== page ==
Rocky Dennis' Life Inspired 'Mask' But There Was A Lot More To His Story

For many film buffs of a certain generation, the story of Rocky Dennis is one of Hollywood’s most enduring tearjerkers. As the facially deformed star of 1985’s Mask, Rocky’s tale of persevering through adversity — with his feisty biker mom Rusty by his side — touched hearts all over the world. Rocky was a real boy, and while the film was remarkably faithful to his life, there was a lot more to his story that didn’t fit inside two hours of screen time.

Rusty’s early life as a delinquent

Growing up in Brooklyn, New York in the ‘40s, Florence “Rusty” Steinberg was something of a problem child. In fact, she told People magazine in 1985, “I was what you call a juvenile delinquent.”

At only 14, she was hanging around with a gang of motorcycle youths and smoking marijuana; by 15, she was making money “hootchy kootchy” dancing on Coney Island; and at 17, she walked down the aisle with her first husband Tommy Mason, a local truck driver.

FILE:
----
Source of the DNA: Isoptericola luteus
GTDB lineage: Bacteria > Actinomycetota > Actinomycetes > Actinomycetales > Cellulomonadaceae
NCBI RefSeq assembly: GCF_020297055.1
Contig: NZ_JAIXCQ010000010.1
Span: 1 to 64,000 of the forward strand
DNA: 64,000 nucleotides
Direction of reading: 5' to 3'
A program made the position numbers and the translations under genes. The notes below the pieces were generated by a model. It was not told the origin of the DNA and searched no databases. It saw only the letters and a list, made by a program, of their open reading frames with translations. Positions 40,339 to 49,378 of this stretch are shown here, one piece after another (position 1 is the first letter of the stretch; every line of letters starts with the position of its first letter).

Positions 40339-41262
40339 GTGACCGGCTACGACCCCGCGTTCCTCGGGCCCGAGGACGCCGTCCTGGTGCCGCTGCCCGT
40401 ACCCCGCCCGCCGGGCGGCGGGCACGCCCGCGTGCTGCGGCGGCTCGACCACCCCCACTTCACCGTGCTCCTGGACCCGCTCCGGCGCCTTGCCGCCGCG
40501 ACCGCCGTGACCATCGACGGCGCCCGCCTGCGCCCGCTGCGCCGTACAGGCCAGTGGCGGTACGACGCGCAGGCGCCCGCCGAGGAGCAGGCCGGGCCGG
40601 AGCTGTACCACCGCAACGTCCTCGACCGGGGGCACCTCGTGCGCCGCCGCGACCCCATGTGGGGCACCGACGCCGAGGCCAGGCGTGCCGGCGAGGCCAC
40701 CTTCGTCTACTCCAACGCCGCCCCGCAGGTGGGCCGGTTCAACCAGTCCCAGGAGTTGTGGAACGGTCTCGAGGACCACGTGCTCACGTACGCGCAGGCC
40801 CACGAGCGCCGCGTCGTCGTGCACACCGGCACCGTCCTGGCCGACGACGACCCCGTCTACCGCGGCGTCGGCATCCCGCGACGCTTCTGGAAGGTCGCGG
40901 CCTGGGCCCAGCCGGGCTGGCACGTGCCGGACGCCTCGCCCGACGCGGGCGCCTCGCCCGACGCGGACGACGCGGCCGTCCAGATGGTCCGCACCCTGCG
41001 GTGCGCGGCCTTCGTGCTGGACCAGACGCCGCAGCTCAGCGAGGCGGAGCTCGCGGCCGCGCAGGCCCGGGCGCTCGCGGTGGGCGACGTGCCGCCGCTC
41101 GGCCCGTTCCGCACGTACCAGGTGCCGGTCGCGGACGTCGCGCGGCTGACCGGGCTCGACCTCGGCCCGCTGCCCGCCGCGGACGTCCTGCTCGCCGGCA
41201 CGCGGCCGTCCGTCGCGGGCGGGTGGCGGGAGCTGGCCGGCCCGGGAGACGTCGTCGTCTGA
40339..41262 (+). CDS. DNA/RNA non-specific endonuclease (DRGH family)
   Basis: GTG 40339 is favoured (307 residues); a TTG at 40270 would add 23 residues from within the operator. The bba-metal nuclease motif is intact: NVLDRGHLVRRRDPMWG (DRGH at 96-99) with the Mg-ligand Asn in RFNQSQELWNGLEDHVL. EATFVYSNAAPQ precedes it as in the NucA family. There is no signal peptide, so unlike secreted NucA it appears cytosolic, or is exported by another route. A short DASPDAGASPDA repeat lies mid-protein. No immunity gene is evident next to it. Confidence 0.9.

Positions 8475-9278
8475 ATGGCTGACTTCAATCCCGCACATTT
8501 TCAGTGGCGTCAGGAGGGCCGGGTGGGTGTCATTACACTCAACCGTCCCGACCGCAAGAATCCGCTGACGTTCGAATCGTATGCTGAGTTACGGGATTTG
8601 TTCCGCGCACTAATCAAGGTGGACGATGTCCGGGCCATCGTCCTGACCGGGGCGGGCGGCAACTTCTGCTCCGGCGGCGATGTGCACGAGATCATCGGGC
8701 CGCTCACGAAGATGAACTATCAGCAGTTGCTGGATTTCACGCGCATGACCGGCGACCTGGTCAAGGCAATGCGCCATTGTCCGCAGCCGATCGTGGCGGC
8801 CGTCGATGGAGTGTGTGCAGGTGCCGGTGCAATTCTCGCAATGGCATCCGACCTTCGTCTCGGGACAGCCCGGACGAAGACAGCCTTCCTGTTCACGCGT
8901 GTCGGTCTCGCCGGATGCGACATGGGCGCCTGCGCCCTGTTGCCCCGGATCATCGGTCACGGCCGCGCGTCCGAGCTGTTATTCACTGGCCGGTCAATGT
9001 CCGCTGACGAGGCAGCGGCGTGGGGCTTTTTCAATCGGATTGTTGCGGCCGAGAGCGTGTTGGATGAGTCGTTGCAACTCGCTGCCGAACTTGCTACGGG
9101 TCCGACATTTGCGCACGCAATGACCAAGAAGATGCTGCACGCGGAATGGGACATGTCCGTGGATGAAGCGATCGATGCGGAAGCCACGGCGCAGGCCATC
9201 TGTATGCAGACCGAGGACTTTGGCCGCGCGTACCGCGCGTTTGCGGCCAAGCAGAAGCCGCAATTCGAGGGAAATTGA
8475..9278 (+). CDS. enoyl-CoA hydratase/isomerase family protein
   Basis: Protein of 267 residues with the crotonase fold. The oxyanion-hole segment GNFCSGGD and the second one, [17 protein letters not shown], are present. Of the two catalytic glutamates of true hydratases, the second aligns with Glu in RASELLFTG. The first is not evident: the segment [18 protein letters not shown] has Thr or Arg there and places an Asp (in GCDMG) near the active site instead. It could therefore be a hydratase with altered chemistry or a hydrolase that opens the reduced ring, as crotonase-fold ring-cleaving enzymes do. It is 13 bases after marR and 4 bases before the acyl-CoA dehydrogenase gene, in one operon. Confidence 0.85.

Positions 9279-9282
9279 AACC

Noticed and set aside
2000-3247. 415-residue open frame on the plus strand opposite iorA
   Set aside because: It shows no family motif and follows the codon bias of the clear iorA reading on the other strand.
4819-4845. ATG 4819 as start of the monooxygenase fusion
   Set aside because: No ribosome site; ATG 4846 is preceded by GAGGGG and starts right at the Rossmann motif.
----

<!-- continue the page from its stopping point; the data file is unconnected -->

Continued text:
The ill-fated first marriage

Perhaps predictably, the marriage was a dysfunctional one. Rusty and Tommy’s son Joshua was born two years after they wed, but not long after that, Rusty left and moved back into her parents’ house.

This didn’t exactly curb her rebellious instincts, though — by 19 years old, she was taking speed and she’d joined a motorcycle stunt team. Unfortunately, when the bosses behind “Speedy Babs and his Cyclettes” found out about her drug use, they fired her.

A second husband, and Rocky

This left Rusty trying to scrape by as an exhibit hawker on Coney Island, but then she met Roy Dennis, a painter and decorator. He was also into hot rods, and in 1959 they married and moved all the way to Covina, California.

This marriage was a lot more settled, and Rusty even kicked her drug habit. In 1961 she gave birth to a bouncing baby boy they named Roy “Rocky” Dennis. For a couple of years Rocky seemed perfectly healthy — but then everything changed.

Rocky’s fate is set

When the two-and-a-half-year-old was brought into hospital for a tonsillectomy, a technician spotted something unusual on one of his X-rays. There were some irregularities in the toddler’s skull, and he was sent to the UCLA Medical Center for an array of tests.

To Rusty’s horror, the doctors told her that her son had a rare disease known as craniodiaphyseal dysplasia, which causes calcium deposits to build up over time in the skull.